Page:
Why did the Saudi crown prince’s visit go so badly wrong?


The biggest question being asked in most diwaniyas and gatherings in Kuwait and the Gulf region is about Saudi Crown Prince Muhammad Bin-Salman’s visit to Kuwait. Why did he postpone it for a day, from Saturday until Sunday? And why did he then shorten it to a mere couple of hours?
The visit was reduced to a brief meeting with the deputy emir, during which there were arguments about contentious issues, followed by an official dinner in his honour hosted by the emir, Sheikh Sabah al-Ahmad.

This was described as ‘cold’. None of the topics that were on the agenda for discussion were raised. Chief among these were the shared oilfields of al-Khafji and al-Wafra located in the Neutral Zone separating the two countries, from which production has been halted since 2014 as a result of a decision by the Saudi side. The second issue was the Gulf crisis, or rather the Qatar crisis – though discussion of this has become pro forma and clearly less important than it used to be, given that both rival sides have been sticking to their positions and refusing to make any concessions.

The social media, especially Kuwait’s, have been busy offering explanations for the failure of the visit. Most attributed it to the Saudi crown prince’s anger at the Kuwaiti government’s failure to submit to his dictates, as many of them put it. This prompted the Kuwaiti foreign ministry to issue a statement expressing regret at what it called the false information circulated in the media about the Saudi crown prince’s visit. The statement said the talks between the Saudi and Kuwaiti delegations were characterised by the warm spirit of fraternal cooperation between the two countries.

What we know for sure is that this diplomatic language did not convince many Kuwaitis or Saudis. The Saudi guest’s first-ever visit of this kind was supposed to last for two days rather than two hours. The Saudis were counting on it to achieve a breakthrough on the issue that mattered to them most: an acceptable deal enabling resumption of production from the two oilfields. Muhammad Bin-Salman had also been scheduled to meet with a delegation of businessmen in Kuwait, as well as groups of politicians, parliamentarians and journalists.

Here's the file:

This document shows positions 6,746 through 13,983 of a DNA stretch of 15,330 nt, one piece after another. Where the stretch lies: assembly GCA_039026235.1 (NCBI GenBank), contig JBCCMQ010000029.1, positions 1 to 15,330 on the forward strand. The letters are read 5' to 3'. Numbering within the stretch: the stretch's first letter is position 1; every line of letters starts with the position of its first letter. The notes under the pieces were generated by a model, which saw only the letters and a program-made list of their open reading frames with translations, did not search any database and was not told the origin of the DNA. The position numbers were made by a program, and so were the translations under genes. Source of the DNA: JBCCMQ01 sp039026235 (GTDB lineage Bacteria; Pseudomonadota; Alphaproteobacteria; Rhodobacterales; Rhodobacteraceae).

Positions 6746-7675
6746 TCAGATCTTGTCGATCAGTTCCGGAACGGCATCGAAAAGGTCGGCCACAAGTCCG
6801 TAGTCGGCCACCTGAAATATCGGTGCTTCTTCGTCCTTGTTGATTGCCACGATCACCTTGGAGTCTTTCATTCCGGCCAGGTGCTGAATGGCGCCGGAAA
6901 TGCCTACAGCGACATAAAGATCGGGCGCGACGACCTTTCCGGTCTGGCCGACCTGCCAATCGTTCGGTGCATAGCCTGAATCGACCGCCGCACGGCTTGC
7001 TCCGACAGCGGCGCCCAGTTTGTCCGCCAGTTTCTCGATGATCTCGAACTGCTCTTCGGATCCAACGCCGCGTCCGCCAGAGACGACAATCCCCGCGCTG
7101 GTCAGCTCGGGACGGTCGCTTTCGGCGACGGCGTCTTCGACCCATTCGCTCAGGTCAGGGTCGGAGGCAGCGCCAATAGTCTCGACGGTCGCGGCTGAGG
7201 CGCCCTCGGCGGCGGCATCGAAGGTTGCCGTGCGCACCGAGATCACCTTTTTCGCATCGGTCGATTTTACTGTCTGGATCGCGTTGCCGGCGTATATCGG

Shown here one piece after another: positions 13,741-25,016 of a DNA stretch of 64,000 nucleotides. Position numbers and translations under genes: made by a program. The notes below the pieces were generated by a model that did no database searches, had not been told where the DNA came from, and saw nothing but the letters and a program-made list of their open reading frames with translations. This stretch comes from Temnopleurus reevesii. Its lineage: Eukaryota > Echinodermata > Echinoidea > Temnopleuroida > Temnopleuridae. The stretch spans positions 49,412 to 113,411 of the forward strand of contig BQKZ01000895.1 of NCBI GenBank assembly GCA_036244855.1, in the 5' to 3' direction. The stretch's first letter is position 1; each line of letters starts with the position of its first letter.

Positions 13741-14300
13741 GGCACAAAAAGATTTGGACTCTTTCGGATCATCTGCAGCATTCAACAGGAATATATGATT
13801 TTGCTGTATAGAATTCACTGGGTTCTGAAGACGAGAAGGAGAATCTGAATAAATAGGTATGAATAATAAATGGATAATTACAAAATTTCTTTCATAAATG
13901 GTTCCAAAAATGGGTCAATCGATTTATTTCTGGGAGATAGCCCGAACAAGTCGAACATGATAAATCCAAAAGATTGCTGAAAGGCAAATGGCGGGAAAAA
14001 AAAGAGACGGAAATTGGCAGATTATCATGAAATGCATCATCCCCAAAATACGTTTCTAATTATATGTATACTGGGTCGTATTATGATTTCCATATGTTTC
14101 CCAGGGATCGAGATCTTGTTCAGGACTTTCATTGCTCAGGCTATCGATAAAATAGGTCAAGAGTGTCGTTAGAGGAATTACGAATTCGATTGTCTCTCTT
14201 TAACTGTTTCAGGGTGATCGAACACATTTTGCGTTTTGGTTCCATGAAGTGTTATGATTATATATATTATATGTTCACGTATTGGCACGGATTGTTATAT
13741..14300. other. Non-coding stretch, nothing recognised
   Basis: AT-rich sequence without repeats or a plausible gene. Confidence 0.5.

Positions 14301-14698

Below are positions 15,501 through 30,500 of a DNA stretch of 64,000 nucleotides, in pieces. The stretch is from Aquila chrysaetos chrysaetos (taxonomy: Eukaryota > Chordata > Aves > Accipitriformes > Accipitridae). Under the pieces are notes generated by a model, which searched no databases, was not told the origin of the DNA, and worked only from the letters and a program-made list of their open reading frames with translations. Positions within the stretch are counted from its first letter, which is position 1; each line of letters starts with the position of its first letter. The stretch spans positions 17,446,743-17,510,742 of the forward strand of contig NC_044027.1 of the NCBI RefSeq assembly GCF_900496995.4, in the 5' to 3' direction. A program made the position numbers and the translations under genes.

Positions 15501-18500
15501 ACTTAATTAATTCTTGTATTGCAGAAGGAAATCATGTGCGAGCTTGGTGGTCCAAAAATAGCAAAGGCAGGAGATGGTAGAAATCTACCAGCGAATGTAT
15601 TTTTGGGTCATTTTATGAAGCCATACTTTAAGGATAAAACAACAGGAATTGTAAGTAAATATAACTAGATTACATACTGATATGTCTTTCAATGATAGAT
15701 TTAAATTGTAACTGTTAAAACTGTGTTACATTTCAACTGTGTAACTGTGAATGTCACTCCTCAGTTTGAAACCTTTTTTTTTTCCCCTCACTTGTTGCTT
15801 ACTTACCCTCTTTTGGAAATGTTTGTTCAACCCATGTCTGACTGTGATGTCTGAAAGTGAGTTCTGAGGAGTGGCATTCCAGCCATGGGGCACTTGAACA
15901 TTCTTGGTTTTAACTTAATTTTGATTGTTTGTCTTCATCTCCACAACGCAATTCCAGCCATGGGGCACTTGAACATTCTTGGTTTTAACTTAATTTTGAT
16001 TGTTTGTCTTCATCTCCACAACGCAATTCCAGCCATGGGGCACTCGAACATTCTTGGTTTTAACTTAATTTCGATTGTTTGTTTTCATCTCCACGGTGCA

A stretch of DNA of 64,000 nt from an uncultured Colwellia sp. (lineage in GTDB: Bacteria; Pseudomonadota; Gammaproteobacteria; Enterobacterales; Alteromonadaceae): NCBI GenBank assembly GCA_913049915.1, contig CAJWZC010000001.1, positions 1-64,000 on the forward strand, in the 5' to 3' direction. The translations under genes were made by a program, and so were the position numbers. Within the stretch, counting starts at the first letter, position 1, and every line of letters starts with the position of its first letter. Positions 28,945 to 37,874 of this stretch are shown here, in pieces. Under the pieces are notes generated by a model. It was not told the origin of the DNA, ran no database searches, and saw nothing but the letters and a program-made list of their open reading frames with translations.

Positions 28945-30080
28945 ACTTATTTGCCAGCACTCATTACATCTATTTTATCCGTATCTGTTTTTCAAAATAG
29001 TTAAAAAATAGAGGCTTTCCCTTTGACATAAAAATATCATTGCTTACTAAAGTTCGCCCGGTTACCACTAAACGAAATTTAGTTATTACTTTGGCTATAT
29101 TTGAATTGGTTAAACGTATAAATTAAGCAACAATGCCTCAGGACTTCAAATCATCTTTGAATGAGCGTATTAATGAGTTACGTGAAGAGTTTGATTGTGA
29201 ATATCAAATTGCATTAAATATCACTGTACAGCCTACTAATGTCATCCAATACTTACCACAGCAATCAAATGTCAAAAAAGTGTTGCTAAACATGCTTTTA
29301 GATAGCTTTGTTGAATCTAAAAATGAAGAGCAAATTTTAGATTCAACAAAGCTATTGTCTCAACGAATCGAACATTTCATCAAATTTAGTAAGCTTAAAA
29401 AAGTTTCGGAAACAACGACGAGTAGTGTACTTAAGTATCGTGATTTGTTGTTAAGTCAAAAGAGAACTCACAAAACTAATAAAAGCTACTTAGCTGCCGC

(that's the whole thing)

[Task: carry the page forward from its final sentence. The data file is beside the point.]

A source at Kuwait’s emiri court told Reuters that the visit took place in a highly tense atmosphere, and that no political or economic agreements were signed by the two sides. The Kuwaiti daily ar-Rai al-Aam, for its part, quoted a high-level source as saying that the visiting Saudi prince and his delegation appeared visibly displeased and angry. He only exchanged a few inconsequential words with the Kuwaiti ruler, and headed for his private plane along with his delegation as soon as the dinner was over, and flew back to Riyadh.

When such high-level meetings are held, delegations of experts and officials are sent in advance to discuss the agenda items. They draw up draft agreements, which the visiting prince and the Kuwaiti emir, or whoever deputises for him, then sign. But in this case the Kuwaiti side rejected the proposed Saudi wording, according to the same Kuwaiti source. This led to the postponement of the visit by one day in the hope that the obstacles and differences could be overcome, But the delay changed nothing. Both sides stuck to their positions. Muhammad Bin-Salman reportedly considered calling off the visit altogether after his foreign minister, Adel al-Jubeir, went to Kuwait a few hours ahead of him and reported back that the Kuwaiti side was rejecting Saudi demands and hinting at going back to international arbitration.

The crisis over the oilfields began when Kuwait refused to issue visas to maintenance technicians from the Chevron corporation who had been sent to supervise work on the fields to increase their output and oversee further exploration in the area. Their company had positioned equipment on the Kuwaiti side without consulting the Kuwaiti government. The Saudi government responded by halting production from both fields on the pretext of undertaking maintenance. This maintenance has lasted for four years, shutting the fields down and costing Kuwait some $18 billion in lost production.

The Saudi crown prince’s visit to Kuwait came in the context of the pressure exerted by US President Donald Trump on Saudi Arabia to increase its oil output by around two million barrels per day (it currently produces around 11mb/d) in order to force down prices. Trump called the Saudi monarch twice to reiterate this demand, brazenly. The first time was two months ago. He demanded a Saudi output hike to compensate for the 2.4mb/d of Iranian oil that might be taken off the market once additional American sanctions against Iran come into effect in November. The second time was just two days ago. The call was threatening and extortionist in tone. Trump reminded the Saudi king that his country would not survive for long without American protection, nor be able to maintain

By Abdel Bari Atwan

Abdel Bari Atwan is the editor-in-chief of the London-based electronic Arabic daily Rai-al-Youm. He is the author of several books on Islamic extremism, the latest, Islamic State: The Digital Caliphate is published by Saqi books.

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